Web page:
Lawmakers want to renew a $3.5 million incentive program to encourage the film industry to make movies in Washington. They’ve added another $3 million to lure production of “The Boys in the Boat” to the state.
OLYMPIA — State lawmakers are again seeking to renew a $3.5 million program to encourage the film industry to make movies in Washington.
But they’ve added another sweetener this time around — an additional $3 million aimed at luring production of the feature film based on the best-selling book “The Boys in the Boat” to the state.
The legislation says the additional money would go to a major motion picture with a budget of at least $20 million that portrays a significant event in Washington during the 20th century.
Supporters of the bill say the legislation could benefit many films. But none could name one that would meet the criteria and timeline other than the adaptation of Daniel James Brown’s true saga of the University of Washington rowing team that competed for the United States and won the 1936 Olympic gold medal in Hitler’s Germany.
Most Read Local Stories
- Talk about a ‘superload’! Check out what just crawled along Washington highways WATCH
- ‘What a mess’: Texts by Seattle mayor, council member shed light on head-tax repeal | Times Watchdog
- Stray bullet kills woman inside Burien office; drive-by shooting suspects at large
- Seattle could push UW to slash car commutes, build staff housing as part of high-rise growth plan
- When will we be done paying for the sports stadiums? We finally have the real answer | Danny Westneat
“I’m not saying [‘The Boys in the Boat’] is the only one. But historically I can only think of one,” said Sen. Randi Becker, R-Eatonville, a sponsor of the legislation.
The Weinstein Company, a New York-based studio, bought the rights to produce the film in 2011 and has teased the idea of shooting the movie in Washington.
But in an industry where production companies frequently chase financial incentives, the state’s $3.5 million program hasn’t been enough to land the movie, said Amy Lillard, who leads Washington Filmworks, the nonprofit that administers Washington’s film-incentive program.
House Bill 1527 and its Senate companion bill, SB 5502, would renew the program, which is set to expire July 1, and establish the additional $3 million incentive with a particular kind of movie in mind.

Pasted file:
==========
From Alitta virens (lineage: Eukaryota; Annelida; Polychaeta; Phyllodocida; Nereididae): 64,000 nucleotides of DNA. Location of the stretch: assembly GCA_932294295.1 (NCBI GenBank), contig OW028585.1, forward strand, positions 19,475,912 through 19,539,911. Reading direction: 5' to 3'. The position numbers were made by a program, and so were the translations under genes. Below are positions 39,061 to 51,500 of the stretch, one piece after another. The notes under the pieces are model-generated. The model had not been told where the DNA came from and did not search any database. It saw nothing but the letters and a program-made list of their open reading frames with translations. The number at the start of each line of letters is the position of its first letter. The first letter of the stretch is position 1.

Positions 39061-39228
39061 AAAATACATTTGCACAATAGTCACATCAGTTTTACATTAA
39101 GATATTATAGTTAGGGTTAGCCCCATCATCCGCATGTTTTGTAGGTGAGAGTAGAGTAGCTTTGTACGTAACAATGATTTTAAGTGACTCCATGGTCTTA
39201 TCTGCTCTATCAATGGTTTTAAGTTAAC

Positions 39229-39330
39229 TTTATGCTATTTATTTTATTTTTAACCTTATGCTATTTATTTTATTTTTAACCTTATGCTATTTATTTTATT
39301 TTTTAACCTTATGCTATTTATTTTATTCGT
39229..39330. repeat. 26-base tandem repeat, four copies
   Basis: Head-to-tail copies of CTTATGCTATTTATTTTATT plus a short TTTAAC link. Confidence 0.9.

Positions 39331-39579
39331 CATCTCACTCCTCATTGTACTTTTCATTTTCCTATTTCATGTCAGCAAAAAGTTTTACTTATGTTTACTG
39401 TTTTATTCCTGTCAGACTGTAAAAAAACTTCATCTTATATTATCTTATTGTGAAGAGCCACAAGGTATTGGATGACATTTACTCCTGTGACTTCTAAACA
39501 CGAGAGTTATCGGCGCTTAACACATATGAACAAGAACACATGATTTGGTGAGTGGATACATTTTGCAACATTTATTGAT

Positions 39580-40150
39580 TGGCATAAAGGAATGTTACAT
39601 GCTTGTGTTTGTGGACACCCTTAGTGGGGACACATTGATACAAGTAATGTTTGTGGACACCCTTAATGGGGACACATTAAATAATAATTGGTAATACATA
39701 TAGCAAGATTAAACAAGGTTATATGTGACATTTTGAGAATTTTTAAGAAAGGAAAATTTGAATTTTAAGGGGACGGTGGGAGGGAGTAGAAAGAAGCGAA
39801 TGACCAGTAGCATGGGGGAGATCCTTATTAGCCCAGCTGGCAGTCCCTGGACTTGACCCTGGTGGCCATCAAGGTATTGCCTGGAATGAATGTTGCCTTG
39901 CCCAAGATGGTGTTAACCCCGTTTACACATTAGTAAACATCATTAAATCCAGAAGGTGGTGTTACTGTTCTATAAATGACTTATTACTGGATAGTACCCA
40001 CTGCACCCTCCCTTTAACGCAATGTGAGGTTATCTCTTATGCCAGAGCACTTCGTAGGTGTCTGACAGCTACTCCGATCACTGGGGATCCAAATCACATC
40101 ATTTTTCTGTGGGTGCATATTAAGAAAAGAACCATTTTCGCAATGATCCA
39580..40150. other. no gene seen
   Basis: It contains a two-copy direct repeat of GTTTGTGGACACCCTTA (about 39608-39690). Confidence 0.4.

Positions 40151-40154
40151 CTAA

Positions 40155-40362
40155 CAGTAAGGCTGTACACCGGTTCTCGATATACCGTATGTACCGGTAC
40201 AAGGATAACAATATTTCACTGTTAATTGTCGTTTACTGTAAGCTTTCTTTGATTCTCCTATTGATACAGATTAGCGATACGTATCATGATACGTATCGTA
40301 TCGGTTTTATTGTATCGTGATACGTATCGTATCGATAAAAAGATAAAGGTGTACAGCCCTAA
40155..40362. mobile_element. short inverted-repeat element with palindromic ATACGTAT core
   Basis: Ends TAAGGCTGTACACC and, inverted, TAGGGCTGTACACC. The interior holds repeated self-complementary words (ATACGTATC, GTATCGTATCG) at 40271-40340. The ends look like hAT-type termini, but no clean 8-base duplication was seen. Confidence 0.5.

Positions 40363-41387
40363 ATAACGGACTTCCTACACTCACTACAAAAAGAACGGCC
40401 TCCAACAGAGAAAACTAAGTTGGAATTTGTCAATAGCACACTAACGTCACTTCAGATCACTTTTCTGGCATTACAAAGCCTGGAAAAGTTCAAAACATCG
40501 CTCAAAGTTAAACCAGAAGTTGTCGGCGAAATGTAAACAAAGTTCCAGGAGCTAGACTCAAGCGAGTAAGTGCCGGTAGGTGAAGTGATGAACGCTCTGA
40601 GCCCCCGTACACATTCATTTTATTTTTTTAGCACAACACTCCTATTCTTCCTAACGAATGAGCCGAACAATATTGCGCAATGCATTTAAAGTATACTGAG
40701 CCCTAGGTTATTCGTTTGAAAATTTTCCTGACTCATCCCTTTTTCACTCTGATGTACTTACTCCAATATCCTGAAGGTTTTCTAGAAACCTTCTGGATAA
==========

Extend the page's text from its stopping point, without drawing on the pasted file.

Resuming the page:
The state’s film program pales in comparison to nearby competitors. British Columbia has spent hundreds of millions of dollars to attract TV and movie production, while Oregon provides $14 million.
Lillard said the state is losing millions of dollars in business due to the comparatively small incentives available.
“Last year we had seven productions apply for funding, but we were only able to fund one of them,” Lillard said. “Those other six projects would have filmed here if we had the money to fund them.”
The project that got financial help is the popular Syfy network show, “Z Nation,” which has been shot almost exclusively in Spokane.
The new $3 million incentive, unlike the simple increase that was previously proposed, would be targeted at a motion picture that can start production by July 1, 2019. Given that major film and television productions often take years to get going, a two-year deadline could benefit movies that are almost ready to shoot.
The Weinstein Company did not return calls and emails Thursday seeking comment.
The sponsor of the House bill, Rep. Marcus Riccelli, D-Spokane, argued that other films could benefit from the incentives if they met the bill’s requirements, but “the impetus is for ‘Boys in the Boat.’ ”
The targeted $3 million incentive would work much like the general film and television program. Given that state law prohibits agencies like Washington Filmworks from donating state money directly to third parties, the organization can help fund production companies through a multistep process.
First, Filmworks raises money on its own, up to the total amount allowed for tax credits in the legislation. With the contributions in hand, Filmworks works through the state Department of Revenue to provide the donor with a business and occupation tax credit equal to the amount given. Filmworks then passes the money raised on to film and television productions that meet its funding criteria.
Supporters of the legislation argue that the incentive program is worth the cost in reduced tax revenue. At a public hearing in Olympia Thursday on HB 1527, Riccelli argued that for every dollar of incentive funding provided, the production company generates an estimated $10 of economic activity for the state.
Still, not all lawmakers are sold.
“We have some members that are concerned about that large expenditure, given that the priority is education, homelessness and mental health, and we have to be very judicious about how we spend our money,” said Rep. Kristine Lytton, D-Anacortes, who chairs the House committee on Finance that is currently reviewing HB 1527.
“The Weinstein Company has significant resources, so is this the best use of our money?” Lytton said.
The legislation awaits votes in the House and Senate committees where the bills are being reviewed.